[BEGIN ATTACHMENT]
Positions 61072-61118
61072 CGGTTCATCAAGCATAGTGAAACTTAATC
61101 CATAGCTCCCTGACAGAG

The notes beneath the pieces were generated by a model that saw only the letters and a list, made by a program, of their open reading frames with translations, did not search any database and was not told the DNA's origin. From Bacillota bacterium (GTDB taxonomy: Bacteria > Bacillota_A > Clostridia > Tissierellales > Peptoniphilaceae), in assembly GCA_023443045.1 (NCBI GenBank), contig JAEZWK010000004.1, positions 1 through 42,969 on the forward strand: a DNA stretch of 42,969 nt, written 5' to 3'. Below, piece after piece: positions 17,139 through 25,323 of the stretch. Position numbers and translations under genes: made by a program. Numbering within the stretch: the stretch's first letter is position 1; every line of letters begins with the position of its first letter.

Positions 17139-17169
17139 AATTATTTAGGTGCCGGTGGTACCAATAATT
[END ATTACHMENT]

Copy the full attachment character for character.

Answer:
Positions 61072-61118
61072 CGGTTCATCAAGCATAGTGAAACTTAATC
61101 CATAGCTCCCTGACAGAG

The notes beneath the pieces were generated by a model that saw only the letters and a list, made by a program, of their open reading frames with translations, did not search any database and was not told the DNA's origin. From Bacillota bacterium (GTDB taxonomy: Bacteria > Bacillota_A > Clostridia > Tissierellales > Peptoniphilaceae), in assembly GCA_023443045.1 (NCBI GenBank), contig JAEZWK010000004.1, positions 1 through 42,969 on the forward strand: a DNA stretch of 42,969 nt, written 5' to 3'. Below, piece after piece: positions 17,139 through 25,323 of the stretch. Position numbers and translations under genes: made by a program. Numbering within the stretch: the stretch's first letter is position 1; every line of letters begins with the position of its first letter.

Positions 17139-17169
17139 AATTATTTAGGTGCCGGTGGTACCAATAATT